DigestMay 17, 2012 The Associated Press
Citations at Jackson rallies
JACKSON -- Authorities in Jackson say one citation for careless driving and two citations for destruction of property have been issued during the latest round of abortion demonstrations.
Members of Operation Save America demonstrated in the town square Wednesday. Members of a local group, Jackson Hole United, were also out warning people about graphic images being displayed by the anti-abortion group.
Teton County spokeswoman Charlotte Reynolds says there have been some complaints about noise, traffic and the groups' signs.
Operation Save America plans to stage demonstrations through Sunday, but they won't be in the town square on Saturday during the Boy Scouts' annual Elkfest and antler auction.
Last week, members of a Milwaukee-based anti-abortion group also demonstrated in Jackson.
The protests follow a recent Wyoming Supreme Court ruling in favor of protesters.
Lawsuit settled over house blast
POWELL -- Montana-Dakota Utilities Co. has reached a settlement with a couple that sued the company over an explosion at their former home in Powell in 2006.
The couple's attorney notified a judge last month that the sides had reached a confidential settlement.
Jared and Lynne Collins alleged in a 2010 lawsuit that a service man who came to restore natural gas service to their home had negligently failed to detect a leaking gas line the couple had left open. No one was hurt when the house later exploded.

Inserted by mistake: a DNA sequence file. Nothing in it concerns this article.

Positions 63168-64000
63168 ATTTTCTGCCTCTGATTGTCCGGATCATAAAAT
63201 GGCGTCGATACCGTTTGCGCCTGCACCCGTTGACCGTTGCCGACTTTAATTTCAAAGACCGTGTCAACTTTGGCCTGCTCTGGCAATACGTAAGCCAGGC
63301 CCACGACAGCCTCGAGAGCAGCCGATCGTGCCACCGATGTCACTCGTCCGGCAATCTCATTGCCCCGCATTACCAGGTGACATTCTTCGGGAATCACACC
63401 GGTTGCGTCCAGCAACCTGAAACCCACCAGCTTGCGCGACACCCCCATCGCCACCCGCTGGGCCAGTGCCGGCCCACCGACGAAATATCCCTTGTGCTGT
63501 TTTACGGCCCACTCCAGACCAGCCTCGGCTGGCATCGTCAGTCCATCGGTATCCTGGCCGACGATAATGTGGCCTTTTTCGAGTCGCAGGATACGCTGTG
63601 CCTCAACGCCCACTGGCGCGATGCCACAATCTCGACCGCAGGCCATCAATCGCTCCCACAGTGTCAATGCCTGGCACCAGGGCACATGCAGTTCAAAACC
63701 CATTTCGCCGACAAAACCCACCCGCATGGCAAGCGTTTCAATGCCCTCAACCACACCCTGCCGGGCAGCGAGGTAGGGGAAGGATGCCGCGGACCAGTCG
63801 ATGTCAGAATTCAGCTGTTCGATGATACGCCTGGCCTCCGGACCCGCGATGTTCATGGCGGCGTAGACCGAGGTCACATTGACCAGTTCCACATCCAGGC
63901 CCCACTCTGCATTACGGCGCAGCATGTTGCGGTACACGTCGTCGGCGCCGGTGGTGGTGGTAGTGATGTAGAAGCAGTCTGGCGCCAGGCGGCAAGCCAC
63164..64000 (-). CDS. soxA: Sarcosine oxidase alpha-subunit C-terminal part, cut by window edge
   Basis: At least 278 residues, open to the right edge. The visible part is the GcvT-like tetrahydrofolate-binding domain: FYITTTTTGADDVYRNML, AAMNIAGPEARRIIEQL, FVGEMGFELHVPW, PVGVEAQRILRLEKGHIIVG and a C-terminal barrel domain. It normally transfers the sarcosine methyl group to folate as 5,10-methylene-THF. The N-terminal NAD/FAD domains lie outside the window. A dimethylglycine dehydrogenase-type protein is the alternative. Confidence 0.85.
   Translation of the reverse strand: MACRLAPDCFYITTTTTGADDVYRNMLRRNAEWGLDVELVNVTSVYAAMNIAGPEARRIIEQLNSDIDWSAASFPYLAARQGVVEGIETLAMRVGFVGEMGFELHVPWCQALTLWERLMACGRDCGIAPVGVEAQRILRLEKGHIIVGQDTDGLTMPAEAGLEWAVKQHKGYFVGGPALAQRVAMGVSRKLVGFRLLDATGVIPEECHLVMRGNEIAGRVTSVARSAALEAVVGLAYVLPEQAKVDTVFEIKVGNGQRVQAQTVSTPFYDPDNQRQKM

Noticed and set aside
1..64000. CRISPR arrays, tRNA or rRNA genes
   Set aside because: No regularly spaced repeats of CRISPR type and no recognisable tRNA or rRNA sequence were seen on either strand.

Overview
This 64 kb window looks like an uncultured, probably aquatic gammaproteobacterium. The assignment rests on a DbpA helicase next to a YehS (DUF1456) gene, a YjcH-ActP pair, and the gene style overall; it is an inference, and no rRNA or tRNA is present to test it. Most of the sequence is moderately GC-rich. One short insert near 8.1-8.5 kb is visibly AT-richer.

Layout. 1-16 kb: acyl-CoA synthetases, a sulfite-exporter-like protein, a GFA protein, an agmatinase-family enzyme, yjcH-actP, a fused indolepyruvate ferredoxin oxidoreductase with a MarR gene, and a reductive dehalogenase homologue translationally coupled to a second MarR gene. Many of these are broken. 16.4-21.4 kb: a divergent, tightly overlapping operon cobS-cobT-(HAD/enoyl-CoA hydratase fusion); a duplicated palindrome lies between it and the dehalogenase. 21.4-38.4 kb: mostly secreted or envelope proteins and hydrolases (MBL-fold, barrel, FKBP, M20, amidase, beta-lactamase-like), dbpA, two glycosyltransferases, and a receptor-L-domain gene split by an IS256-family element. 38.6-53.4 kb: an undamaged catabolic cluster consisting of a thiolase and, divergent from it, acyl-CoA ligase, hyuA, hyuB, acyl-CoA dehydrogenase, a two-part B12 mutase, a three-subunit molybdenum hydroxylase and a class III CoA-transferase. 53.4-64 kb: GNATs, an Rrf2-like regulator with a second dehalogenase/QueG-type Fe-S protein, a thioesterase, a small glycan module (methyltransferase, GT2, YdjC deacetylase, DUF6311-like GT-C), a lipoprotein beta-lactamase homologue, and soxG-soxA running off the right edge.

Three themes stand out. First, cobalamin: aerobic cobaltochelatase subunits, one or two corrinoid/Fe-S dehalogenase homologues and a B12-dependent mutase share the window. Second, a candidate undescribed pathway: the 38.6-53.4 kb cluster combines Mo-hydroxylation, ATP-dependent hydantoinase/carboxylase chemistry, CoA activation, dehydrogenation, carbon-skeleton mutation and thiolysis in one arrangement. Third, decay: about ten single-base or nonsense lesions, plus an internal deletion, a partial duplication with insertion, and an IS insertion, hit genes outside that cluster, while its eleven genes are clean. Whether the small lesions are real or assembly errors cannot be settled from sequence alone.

Lynne Collins initially was charged with arson after a police investigation, but a prosecutor dropped the charge citing unspecified new information.
Court appearance in school theft
CHEYENNE -- A woman accused of stealing more than $66,000 from a Wyoming Montessori school can return to the Boston area while the case continues.
Teresa Meadowcroft is the former head of the Village Montessori School in Cheyenne and now lives in Massachusetts. She appeared in court Tuesday in Cheyenne for her first hearing after being charged with larceny, forgery and identity theft.
She was allowed to post a $60,000 bond and the terms allow her to return home.
Meadowcroft hasn't entered a plea yet. Her lawyer, Robert Moxley, said that will happen at an arraignment hearing, which hasn't been scheduled yet.
Court records say debits from the school's bank account were made from a card in Meadowcroft's name for non-school-related items.
Grocery workers ratify contract
DENVER -- Unionized grocery store workers in Colorado and Wyoming have approved a two-year contract extension.
The United Food and Commercial Workers Union Local 7 represents 15,000 workers in the two states. It says the two-year deal, announced Wednesday, will allow its members to keep quality health care benefits through 2015.